While I thanked my guests on Facebook by name, I also want to thank them again here for stopping by. It meant the world to me and it helped me to boot. I’d love to do more of these sorts of game nights in the future, since they help me to socialize where I wouldn’t otherwise do so.

I went to bed tired, but satisfied. It was a good birthday.

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All Good Things …

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… must come to an end, and so it was for the Great Checklist Streak of 2015.

For those who are new to my blog or my social media accounts that I notify of each post, I am on disability for PTSD, borderline personality disorder, and bipolar disorder, and suffer from a handful of other physical afflictions such as diabetes and high blood pressure. I find it difficult to remember from day to day the various things that I have to take or do or log in order to maintain my health, and so I’ve devised a system where I keep track of my day with a series of alarms and with the help of two Moleskine notebooks, one squared and the other ruled. In the squared notebook, I keep track of my various required regular daily activities, like medications and taking vitals, in a checklist format, along with a few added activities such as writing and socialization (important to develop in someone suffering from an anxiety disorder). In that same notebook, I also track the results of my vitals – my daily weight, and my blood glucose and pressure readings throughout the day – so I can share them with my doctor. In the ruled notebook, I keep track of my master to-do list (when my list is done for the day, I can then go to the squared notebook and check off “to-do”) as well as basic notes to help me remember the three good things that I write about at the end of my day (also a separate check box).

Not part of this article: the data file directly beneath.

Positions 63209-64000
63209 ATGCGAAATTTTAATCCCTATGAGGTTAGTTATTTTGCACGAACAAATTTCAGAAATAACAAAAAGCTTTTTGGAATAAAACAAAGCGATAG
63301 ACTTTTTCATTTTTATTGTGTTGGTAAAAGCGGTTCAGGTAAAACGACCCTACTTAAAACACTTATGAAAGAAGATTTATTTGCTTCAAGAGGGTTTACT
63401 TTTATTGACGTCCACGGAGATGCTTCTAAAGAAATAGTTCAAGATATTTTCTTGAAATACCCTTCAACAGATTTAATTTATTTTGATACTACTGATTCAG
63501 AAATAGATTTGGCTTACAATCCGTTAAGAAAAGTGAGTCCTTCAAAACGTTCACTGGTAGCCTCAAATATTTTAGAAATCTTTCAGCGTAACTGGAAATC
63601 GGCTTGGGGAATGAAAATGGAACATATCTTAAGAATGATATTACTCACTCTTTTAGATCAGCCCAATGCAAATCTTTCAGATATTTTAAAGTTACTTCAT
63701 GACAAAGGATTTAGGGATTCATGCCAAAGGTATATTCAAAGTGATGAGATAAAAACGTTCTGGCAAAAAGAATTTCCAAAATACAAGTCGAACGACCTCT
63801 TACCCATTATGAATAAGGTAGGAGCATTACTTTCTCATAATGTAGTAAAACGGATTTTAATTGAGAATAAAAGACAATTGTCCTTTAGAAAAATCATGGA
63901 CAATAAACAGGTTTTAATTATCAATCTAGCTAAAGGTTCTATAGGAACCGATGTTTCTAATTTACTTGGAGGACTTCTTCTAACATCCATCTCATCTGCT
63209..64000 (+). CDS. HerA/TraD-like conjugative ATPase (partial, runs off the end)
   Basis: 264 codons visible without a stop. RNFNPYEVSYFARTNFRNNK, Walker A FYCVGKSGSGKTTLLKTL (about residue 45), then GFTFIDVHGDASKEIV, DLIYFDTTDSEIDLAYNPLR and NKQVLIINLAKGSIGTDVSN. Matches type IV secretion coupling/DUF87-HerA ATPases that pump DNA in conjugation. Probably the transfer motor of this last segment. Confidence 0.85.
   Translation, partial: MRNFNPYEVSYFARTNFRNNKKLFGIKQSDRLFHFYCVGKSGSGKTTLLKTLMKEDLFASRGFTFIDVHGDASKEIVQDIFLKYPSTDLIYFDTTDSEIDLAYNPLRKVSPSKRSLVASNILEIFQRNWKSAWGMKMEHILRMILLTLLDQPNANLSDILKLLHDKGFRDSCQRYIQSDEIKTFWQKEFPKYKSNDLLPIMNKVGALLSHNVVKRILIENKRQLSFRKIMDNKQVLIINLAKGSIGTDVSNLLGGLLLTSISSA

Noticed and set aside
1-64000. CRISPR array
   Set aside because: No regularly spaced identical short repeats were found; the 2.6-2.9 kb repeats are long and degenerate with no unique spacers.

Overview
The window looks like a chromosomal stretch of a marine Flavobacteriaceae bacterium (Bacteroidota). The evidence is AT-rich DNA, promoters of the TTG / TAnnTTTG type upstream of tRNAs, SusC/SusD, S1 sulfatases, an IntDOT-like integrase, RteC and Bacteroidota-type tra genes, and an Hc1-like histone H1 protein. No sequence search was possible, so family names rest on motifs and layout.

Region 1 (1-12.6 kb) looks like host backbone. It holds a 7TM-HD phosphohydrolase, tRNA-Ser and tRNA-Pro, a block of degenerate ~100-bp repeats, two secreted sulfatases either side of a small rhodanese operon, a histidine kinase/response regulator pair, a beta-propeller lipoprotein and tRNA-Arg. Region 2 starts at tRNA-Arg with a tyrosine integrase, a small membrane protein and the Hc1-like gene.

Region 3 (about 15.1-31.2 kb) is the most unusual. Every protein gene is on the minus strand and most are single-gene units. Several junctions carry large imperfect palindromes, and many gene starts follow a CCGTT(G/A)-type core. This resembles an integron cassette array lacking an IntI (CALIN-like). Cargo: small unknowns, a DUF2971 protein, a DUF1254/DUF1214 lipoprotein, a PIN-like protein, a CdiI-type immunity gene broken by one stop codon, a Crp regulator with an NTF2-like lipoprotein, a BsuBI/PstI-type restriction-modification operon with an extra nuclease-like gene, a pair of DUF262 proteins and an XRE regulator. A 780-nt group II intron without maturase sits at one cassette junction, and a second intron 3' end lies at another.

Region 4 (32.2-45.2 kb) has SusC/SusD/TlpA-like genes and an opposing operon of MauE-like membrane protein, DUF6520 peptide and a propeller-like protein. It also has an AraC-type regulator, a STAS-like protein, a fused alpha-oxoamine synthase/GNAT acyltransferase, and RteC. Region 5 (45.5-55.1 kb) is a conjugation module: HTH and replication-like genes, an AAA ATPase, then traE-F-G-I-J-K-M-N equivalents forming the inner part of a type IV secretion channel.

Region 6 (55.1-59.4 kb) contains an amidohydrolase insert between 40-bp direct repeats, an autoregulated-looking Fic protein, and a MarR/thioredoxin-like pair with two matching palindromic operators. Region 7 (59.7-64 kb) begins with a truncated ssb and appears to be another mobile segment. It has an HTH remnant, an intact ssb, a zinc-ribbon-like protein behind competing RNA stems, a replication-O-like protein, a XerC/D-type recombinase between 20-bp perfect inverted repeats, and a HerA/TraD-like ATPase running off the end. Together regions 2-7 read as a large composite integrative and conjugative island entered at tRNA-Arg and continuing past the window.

It’s not a complicated list, to be honest, but completing it is a measure more often of energy level rather than productivity, and I had completed all the items on my list for twelve straight days prior to yesterday, a streak that I had not achieved before in the eleven and a half months that I’ve been working with the checklist system.